I am not a marshmallow; I didn’t even know what the term meant until looking it up after seeing the film, but I knew it meant something since the movie so obviously emphasized it. I was vaguely aware that Veronica Mars was a television show – much in the same way I’m aware that King of Queens was a show but could not tell you a thing about it. However the real story is how a little known cable television drama, which aired 2004-2007, became a Kickstarter success story.
It was reported that fans of the show felt the series ended on an unsatisfactory note. Rob Thomas, creator and producer of Mars, wrote a feature film script afterwards to tie up loose ends but Warner Brothers wasn’t interested. Fast forward to March of 2013 when Thomas, Kristen Bell (who played the title character) and others presented a promotional Kickstarter video to entice interested parties to fork over enough money in order to make the movie. The project made history as the fastest to reach one million and then two; in a month’s time the venture had nearly 92,000 individual donors who gave over an estimated 5.7 million to begin filming.
The film debuted almost exclusively in Kansas City headquartered AMC theaters after Warner Brothers stepped up for distribution. It is also featured on cable systems as an On Demand download.
I saw the film in a theater and was impressed with how many fans showed up for opening night. As a Mars newbie I grasped the premise without much prompting. Mars got into detective work as a high school student after her best friend was murdered and her father, who was the town sheriff, accused a rich man of the crime thus ending his tenure as a public servant. Prior to her father’s downfall, Mars had been in the top tier of her high school pecking order to then find herself scrapping the bottom of the proverbial teen angst barrel. The movie starts with Mars, now all Stanford Law educated milling around NYC interviewing for corporate lawyer jobs and she has an understanding cute boyfriend whose goal is to introduce her to his parents. During a job interview, with Jamie Lee Curtis asking the questions, Mars talks about a sex tape, which she confesses that she is no longer disturbed by it, and how she has sworn off detective work…that is until she finds out a fellow classmate has been killed and she gets a call from an ex.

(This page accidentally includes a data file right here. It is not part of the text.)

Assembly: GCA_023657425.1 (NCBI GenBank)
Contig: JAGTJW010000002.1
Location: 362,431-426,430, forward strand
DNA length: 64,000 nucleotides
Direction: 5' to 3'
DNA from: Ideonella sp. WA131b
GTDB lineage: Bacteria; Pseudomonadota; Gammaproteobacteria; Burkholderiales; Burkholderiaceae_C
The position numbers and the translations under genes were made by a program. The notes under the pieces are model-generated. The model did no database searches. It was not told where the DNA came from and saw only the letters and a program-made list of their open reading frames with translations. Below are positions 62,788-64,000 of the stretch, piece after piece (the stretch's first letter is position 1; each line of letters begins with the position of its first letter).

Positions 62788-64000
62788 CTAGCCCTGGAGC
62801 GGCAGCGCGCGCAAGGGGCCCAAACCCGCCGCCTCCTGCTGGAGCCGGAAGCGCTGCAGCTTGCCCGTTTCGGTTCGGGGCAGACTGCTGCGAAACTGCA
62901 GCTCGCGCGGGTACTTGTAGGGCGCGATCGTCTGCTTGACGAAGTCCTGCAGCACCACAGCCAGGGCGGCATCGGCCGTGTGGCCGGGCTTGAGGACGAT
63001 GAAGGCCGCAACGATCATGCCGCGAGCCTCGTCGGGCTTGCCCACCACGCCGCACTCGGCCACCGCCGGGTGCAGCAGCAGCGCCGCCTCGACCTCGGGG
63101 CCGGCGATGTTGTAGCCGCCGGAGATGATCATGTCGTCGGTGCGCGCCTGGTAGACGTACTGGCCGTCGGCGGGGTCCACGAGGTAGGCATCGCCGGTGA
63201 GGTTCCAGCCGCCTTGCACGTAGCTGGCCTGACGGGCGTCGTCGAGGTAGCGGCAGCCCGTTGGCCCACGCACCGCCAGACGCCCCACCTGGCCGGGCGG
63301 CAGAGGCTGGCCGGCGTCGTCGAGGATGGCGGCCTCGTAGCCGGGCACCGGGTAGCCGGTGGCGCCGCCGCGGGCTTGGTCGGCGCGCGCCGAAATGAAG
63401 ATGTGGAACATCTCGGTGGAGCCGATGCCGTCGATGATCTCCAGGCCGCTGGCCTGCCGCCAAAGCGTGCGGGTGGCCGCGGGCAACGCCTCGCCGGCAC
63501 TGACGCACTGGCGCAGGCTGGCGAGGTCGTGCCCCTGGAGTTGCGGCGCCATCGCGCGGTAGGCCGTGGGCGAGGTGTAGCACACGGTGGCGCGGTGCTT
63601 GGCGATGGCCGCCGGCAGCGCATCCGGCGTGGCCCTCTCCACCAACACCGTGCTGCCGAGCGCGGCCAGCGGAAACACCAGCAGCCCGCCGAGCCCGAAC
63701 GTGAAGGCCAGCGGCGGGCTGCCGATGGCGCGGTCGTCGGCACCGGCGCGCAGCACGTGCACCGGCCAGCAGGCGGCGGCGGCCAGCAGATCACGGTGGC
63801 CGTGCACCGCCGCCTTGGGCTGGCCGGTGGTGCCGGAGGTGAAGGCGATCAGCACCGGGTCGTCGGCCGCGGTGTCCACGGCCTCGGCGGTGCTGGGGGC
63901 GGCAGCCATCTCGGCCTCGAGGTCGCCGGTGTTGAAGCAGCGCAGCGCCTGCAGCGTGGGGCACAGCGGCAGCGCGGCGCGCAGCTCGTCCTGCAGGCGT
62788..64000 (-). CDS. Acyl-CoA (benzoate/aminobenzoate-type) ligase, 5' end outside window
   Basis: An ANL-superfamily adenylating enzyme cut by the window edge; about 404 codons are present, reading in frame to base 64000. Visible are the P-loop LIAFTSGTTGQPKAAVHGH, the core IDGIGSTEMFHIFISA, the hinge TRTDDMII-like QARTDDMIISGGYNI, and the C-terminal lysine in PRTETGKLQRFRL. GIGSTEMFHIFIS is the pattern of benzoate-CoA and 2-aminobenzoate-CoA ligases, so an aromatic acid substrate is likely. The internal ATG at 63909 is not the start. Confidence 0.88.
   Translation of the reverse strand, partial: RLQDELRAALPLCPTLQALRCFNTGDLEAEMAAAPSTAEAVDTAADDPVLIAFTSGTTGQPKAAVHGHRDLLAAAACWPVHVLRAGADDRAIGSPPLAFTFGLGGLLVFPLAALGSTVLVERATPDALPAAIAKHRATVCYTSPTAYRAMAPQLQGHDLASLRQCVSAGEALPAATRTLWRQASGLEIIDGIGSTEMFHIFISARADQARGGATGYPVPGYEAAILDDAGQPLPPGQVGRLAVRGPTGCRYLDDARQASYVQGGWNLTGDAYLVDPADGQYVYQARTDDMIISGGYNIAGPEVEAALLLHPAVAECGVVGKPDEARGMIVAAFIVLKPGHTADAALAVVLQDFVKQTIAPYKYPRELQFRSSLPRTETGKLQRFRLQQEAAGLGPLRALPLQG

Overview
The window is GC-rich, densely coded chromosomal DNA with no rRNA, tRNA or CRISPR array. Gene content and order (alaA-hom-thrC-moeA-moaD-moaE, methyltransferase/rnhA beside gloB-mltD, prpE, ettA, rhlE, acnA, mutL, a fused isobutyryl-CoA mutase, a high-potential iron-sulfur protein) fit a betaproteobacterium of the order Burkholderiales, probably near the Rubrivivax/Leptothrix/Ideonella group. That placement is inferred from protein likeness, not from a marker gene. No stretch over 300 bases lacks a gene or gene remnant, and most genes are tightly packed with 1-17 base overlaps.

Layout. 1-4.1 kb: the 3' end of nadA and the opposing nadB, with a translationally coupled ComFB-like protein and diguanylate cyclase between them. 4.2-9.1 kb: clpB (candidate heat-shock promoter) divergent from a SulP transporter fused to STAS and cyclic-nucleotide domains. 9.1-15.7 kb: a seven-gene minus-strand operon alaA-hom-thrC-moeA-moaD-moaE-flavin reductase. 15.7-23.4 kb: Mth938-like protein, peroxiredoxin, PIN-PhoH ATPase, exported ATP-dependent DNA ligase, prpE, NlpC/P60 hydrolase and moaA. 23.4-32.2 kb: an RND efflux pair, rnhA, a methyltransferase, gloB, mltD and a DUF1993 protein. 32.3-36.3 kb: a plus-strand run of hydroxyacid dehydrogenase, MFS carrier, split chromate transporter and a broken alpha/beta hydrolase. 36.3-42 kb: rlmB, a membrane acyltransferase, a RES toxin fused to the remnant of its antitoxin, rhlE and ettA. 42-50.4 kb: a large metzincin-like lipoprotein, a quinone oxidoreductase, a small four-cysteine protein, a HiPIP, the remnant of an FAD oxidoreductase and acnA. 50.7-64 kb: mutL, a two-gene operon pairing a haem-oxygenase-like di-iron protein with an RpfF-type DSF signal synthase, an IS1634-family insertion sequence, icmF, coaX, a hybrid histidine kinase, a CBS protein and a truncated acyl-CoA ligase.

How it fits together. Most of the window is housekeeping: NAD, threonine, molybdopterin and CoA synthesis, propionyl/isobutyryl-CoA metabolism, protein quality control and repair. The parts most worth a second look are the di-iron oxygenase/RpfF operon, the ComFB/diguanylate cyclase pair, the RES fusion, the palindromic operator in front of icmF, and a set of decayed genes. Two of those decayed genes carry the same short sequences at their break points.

Returning to the fictional town of Neptune, California, Mars is confronted with all of the ghosts of her past. Neptune, located on the coast, appears to be a town made up of rich folks and trouble. Her ex-boyfriend (who I thought resembled a human praying mantis) meets her at the airport wearing his navy whites which prompts Mars to ask if he plans to carry her through the airport a la An Officer and a Gentleman. The movie is jam packed with Mars’ quips of this nature of which some land and others don’t. I suppose the wit would have played better if there had been a bigger budget to accommodate the action scenes films of this genre needs. I mean how funny would Bruce Willis’ “Yippie ki yay mother_______” be if he spent all of Die Hard in the employee cafeteria?
The plot is thin; involving the before mentioned fellow classmate who has now morphed into an MTV troubled songstress who appears to be a mash-up of Katy Perry and Bjork. She was dating praying mantis guy until her drug use got too much for him. Because she texted asking for help he showed up at her home to only discover her electrocuted in the bathtub, now he is accused of her murder. The current corrupt Neptune sheriff’s department thinks he is guilty and the only person between praying mantis and the death chamber is Ms. Mars.
The main quibble I have about Veronica are the inconsistencies such as having a celebrity’s murder with a boyfriend standing accused (a relationship highlighted with and Internet sex tape) to then have him wandering around town with no paparazzi tail – not even TMZ. There was also the time Mars was taking photos, with one of those long telephoto lens no less, outside of a suspect’s multi-windowed apartment using an air vent as her only cover. The woman goes about her business not ever noticing from the corner of her eye someone snapping pictures. Even her neighbors do not see Mars whom one can assume can be seen on their side of the air vent.
I recommend seeing Veronica Mars on the smaller screen; past the first weekend of release I do not think this film will attract any more television fans to the multiplex. Considering the small budget I think the movie was a noble effort to give people who loved the series what they wanted. I believe the groundwork has been laid to produce a film with a healthier production cost that could further develop the Mars franchise – there is talk of a spin off series to debut Fall of 2014. The real winner here is Kristen Bell who seems like a stand up girl and is making inroads into the Hollywood hierarchy system by being involved with the Veronica Mars Kickstarter campaign, her turn as Anna in Disney’s Frozen, along with her recent advocacy against the tabloid press printing pictures of celebrity children, not to mention tweets about higher taxes for the wealthy which left talking heads at Fox News all ruffled and indignant. She is also on the Showtime series, House of Lies. And to think before this film I knew her best as Sarah Marshal and the chick that was fed to the pigs on Deadwood.